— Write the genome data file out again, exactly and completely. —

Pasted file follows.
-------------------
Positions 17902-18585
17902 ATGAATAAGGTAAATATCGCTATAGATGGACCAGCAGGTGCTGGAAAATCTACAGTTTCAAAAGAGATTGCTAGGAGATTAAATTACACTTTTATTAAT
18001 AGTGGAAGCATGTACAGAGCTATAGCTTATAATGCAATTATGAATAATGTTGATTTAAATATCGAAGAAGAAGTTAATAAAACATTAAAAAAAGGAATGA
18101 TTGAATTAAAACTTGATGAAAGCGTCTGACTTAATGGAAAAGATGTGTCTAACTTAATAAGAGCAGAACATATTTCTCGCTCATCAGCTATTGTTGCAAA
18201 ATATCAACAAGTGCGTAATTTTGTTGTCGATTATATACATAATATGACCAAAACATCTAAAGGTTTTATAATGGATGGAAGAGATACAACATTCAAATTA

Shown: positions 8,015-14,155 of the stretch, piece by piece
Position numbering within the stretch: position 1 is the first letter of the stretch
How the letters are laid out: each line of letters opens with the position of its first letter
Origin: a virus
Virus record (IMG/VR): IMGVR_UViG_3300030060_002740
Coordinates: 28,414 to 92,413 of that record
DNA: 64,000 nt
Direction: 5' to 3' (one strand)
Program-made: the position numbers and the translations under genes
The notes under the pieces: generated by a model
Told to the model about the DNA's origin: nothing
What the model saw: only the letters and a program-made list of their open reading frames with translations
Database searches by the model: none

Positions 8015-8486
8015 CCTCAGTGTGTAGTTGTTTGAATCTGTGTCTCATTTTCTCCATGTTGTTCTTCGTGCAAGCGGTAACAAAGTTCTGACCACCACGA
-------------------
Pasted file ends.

Positions 17902-18585
17902 ATGAATAAGGTAAATATCGCTATAGATGGACCAGCAGGTGCTGGAAAATCTACAGTTTCAAAAGAGATTGCTAGGAGATTAAATTACACTTTTATTAAT
18001 AGTGGAAGCATGTACAGAGCTATAGCTTATAATGCAATTATGAATAATGTTGATTTAAATATCGAAGAAGAAGTTAATAAAACATTAAAAAAAGGAATGA
18101 TTGAATTAAAACTTGATGAAAGCGTCTGACTTAATGGAAAAGATGTGTCTAACTTAATAAGAGCAGAACATATTTCTCGCTCATCAGCTATTGTTGCAAA
18201 ATATCAACAAGTGCGTAATTTTGTTGTCGATTATATACATAATATGACCAAAACATCTAAAGGTTTTATAATGGATGGAAGAGATACAACATTCAAATTA

Shown: positions 8,015-14,155 of the stretch, piece by piece
Position numbering within the stretch: position 1 is the first letter of the stretch
How the letters are laid out: each line of letters opens with the position of its first letter
Origin: a virus
Virus record (IMG/VR): IMGVR_UViG_3300030060_002740
Coordinates: 28,414 to 92,413 of that record
DNA: 64,000 nt
Direction: 5' to 3' (one strand)
Program-made: the position numbers and the translations under genes
The notes under the pieces: generated by a model
Told to the model about the DNA's origin: nothing
What the model saw: only the letters and a program-made list of their open reading frames with translations
Database searches by the model: none

Positions 8015-8486
8015 CCTCAGTGTGTAGTTGTTTGAATCTGTGTCTCATTTTCTCCATGTTGTTCTTCGTGCAAGCGGTAACAAAGTTCTGACCACCACGA